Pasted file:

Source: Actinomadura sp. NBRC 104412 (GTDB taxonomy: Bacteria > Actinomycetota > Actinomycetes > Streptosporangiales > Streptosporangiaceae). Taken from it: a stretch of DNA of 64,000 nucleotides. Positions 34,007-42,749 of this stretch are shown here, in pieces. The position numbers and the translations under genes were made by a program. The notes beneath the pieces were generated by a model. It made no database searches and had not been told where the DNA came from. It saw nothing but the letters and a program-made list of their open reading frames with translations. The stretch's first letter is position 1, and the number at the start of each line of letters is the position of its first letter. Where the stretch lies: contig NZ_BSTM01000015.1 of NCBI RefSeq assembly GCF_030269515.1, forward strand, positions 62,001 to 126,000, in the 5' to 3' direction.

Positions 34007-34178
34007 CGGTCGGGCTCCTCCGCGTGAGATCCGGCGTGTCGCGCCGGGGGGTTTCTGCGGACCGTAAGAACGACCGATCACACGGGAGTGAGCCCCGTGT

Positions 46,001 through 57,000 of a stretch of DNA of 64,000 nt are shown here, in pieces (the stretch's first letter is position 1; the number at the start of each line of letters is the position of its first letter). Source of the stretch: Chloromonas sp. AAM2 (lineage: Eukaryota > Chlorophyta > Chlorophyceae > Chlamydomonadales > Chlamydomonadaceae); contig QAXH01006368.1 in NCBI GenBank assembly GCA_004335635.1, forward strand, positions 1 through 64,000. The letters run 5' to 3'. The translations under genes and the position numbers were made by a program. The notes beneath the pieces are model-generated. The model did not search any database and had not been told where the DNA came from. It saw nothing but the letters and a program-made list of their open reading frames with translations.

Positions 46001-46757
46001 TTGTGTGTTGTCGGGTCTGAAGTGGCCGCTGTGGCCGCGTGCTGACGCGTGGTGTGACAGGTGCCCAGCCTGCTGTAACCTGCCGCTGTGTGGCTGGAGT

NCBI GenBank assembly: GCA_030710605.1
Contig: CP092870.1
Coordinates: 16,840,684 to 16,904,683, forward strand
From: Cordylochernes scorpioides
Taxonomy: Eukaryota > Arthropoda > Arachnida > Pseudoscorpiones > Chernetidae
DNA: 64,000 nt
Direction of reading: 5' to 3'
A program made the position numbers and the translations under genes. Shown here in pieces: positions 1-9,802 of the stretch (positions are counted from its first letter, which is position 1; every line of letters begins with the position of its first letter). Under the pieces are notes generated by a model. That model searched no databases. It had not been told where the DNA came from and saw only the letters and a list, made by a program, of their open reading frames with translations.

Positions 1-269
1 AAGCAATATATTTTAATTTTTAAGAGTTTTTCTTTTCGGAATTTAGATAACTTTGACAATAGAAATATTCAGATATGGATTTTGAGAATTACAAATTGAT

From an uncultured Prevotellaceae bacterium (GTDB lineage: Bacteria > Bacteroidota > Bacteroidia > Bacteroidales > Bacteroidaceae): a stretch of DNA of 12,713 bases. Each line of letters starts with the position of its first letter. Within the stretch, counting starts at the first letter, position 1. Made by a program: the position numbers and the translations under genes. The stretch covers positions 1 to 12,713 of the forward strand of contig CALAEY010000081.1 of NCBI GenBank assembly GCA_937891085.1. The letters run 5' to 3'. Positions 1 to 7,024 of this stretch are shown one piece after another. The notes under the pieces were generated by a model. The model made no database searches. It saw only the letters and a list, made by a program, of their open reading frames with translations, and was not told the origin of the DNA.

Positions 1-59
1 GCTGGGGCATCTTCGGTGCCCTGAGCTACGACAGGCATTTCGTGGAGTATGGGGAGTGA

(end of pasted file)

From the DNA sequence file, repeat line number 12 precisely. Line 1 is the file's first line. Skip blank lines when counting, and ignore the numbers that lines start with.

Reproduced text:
DNA: 64,000 nt